Tuesday, October 13, 2015

Tapped Out

Tapped Out

PART ONE: You might have heard about a war on poverty. Well, Philadelphia's losing it.

Angela Pote realized the vicious cycle of poverty and decided to take action.
Malachi Armstrong got a firsthand education at the school of hard knocks.

PART TWO: City neglect, loss of factories left much of Philadelphia in a state of complete disorder.

Eileen Brown. ALEJANDRO ALVAREZ / Staff Photographer
Eileen Brown is one of the many older caregivers of children in the city, taking in the children of family members.
Andy. ALEJANDRO ALVAREZ / Staff Photographer
Andy Domenech remembers life becoming hard at 11.
Dr. Martin Luther King. NATIONAL ARCHIVES

PART THREE: Solving poverty starts with enabling the poor to help direct the way out.

Barbie Izquierdo. ALEJANDRO ALVAREZ / Staff Photographer
Even if she hadn't been featured in a documentary film, Barbie Izquierdo would be a star.
Michael Washington (left) at his home on 4500 block of Mantua Avenue in Philadelphia. ALEJANDRO A. ALVAREZ / Staff photographer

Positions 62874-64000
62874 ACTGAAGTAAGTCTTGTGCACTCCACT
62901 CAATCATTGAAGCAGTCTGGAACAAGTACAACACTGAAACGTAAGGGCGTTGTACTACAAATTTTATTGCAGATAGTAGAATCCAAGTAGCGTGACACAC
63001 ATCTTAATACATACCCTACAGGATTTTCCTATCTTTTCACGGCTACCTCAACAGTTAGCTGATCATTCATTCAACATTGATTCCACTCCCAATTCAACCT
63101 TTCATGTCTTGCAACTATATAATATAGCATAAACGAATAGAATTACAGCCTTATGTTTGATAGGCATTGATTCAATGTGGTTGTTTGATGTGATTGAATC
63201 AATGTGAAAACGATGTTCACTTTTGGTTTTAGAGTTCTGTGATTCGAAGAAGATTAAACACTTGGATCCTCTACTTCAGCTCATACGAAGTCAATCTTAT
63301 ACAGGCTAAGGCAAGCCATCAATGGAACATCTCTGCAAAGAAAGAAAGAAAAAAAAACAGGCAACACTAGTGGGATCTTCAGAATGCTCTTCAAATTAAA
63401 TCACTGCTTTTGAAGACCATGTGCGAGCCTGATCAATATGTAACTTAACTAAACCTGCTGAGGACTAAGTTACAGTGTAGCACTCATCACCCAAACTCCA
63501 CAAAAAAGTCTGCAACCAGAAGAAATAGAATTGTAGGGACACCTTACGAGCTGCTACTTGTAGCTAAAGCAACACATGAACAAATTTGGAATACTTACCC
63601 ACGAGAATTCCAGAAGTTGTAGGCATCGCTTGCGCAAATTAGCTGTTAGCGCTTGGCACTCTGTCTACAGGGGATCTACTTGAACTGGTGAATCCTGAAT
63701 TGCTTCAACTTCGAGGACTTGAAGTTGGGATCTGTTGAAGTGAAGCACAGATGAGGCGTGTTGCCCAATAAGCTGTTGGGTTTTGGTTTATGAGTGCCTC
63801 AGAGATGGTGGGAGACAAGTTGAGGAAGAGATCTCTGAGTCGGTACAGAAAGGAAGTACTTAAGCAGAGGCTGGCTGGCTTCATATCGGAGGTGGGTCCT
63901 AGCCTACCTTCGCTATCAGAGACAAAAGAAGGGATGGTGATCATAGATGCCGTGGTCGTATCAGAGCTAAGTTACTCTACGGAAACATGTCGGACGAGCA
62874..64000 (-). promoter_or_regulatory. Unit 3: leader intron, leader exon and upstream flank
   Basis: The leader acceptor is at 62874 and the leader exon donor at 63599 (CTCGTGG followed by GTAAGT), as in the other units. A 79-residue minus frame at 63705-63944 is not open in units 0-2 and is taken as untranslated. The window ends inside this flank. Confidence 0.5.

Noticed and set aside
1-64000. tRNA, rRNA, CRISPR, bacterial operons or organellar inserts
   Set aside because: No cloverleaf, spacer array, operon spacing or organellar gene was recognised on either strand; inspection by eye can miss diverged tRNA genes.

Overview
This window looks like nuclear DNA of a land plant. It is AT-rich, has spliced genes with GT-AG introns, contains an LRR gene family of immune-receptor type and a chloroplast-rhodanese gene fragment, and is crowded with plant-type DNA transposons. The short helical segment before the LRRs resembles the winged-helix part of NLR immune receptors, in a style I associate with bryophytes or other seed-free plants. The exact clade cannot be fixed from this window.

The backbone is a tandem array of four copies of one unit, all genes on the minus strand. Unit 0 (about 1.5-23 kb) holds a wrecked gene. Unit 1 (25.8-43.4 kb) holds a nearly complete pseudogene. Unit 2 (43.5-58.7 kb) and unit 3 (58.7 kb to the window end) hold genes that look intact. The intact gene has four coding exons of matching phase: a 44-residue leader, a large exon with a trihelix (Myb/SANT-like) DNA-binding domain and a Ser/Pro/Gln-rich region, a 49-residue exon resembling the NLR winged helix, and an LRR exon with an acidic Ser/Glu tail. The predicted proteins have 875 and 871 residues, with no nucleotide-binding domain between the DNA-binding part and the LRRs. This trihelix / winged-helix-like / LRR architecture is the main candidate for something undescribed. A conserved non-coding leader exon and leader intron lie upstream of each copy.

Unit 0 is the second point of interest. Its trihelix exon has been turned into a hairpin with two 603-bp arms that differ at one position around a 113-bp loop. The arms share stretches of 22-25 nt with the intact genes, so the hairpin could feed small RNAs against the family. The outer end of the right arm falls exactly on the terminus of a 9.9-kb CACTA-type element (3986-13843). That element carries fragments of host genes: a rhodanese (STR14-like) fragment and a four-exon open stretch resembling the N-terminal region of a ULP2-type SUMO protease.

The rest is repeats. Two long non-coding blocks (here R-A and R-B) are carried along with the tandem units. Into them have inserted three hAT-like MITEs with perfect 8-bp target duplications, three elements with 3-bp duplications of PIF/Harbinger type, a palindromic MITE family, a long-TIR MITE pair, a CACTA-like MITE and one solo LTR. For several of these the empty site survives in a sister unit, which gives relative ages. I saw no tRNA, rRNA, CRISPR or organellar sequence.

Michael Washington has lived virtually his entire life in a classic rowhouse in Mantua.
Solomon Jones.
I have known poverty intimately. It was there when a family split caused a drastic change when I was a teen.

PART FOUR: Philadelphians have strong opinions about the issues facing Philadelphia as well as poverty’s causes and solutions. 

Jacqueline Wong doesn't live in poverty according to standard guidelines, but she is struggling to make ends meet.
If there is one thing that could make a real difference in alleviating poverty, what would it be?
Living Without - People talk about their daily struggles

Web Poll

SPENT, the game

Urban Ministries of Durham, N.C., serves more than 6,000 people every year. But you'd never need help, right? Prove it. Here's $1,000. Can you make it through the month? Take their interactive challenge.

How to help

If you would like to help one of the subjects of our series, please send an email to TappedOut@phillynews.com.